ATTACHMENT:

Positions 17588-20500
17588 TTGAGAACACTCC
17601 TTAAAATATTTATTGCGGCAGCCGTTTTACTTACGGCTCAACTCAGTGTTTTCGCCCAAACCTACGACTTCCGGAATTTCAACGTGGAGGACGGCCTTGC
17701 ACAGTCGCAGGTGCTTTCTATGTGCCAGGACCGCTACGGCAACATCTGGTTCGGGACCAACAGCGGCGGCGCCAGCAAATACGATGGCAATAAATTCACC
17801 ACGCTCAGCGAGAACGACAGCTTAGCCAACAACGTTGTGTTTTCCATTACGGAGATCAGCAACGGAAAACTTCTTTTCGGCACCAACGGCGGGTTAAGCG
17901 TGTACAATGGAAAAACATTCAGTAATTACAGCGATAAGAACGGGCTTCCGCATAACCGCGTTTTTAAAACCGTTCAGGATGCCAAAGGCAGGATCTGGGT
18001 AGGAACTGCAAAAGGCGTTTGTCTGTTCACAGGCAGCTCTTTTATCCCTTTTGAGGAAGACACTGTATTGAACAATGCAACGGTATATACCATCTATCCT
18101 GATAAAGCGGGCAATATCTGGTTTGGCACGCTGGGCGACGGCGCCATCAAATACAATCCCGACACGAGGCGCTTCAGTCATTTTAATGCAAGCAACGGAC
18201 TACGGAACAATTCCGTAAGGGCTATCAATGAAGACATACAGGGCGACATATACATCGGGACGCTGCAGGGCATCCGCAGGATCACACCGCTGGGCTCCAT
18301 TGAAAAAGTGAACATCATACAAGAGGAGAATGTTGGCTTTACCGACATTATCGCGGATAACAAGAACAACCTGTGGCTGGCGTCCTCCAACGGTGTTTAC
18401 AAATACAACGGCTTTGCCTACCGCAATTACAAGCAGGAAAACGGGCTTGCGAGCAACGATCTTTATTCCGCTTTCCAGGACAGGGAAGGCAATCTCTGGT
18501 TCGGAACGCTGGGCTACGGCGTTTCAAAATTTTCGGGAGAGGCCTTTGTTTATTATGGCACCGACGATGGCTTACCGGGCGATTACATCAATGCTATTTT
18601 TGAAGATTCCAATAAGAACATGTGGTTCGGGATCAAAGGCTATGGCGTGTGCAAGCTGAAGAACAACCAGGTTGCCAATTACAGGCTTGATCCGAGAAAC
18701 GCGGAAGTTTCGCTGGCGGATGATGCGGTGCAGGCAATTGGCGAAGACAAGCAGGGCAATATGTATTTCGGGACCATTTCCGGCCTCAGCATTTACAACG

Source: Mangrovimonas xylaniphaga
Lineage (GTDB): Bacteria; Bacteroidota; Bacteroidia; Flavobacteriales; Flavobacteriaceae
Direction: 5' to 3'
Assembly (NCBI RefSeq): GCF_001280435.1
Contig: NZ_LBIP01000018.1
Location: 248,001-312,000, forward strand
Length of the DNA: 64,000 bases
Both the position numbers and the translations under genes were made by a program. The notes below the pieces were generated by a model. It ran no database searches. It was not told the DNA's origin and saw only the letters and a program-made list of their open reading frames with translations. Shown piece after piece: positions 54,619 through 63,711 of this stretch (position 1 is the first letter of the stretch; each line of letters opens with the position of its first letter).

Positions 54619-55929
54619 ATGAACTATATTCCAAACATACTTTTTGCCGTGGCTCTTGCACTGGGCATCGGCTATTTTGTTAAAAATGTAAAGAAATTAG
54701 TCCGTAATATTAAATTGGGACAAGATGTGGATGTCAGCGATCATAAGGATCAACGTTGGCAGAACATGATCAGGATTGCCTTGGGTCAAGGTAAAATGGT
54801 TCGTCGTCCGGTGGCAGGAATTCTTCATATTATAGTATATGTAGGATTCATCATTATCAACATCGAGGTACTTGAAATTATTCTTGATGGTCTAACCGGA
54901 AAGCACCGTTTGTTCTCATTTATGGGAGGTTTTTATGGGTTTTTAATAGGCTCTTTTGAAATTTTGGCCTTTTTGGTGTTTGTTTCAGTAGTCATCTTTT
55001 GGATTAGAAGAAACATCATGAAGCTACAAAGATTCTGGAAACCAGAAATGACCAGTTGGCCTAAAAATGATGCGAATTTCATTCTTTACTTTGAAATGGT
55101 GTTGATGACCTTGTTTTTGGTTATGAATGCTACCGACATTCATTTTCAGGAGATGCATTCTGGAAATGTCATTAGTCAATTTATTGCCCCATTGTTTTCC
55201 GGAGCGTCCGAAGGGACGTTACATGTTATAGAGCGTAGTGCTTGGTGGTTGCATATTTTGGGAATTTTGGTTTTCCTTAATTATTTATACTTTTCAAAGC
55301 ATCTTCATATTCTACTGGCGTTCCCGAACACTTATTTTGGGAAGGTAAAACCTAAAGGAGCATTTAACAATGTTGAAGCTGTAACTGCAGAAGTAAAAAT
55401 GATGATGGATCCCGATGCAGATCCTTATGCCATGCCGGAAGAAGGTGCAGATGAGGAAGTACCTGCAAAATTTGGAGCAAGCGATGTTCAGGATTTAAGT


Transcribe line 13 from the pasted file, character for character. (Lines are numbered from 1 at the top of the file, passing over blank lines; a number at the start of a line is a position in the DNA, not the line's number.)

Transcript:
18601 TGAAGATTCCAATAAGAACATGTGGTTCGGGATCAAAGGCTATGGCGTGTGCAAGCTGAAGAACAACCAGGTTGCCAATTACAGGCTTGATCCGAGAAAC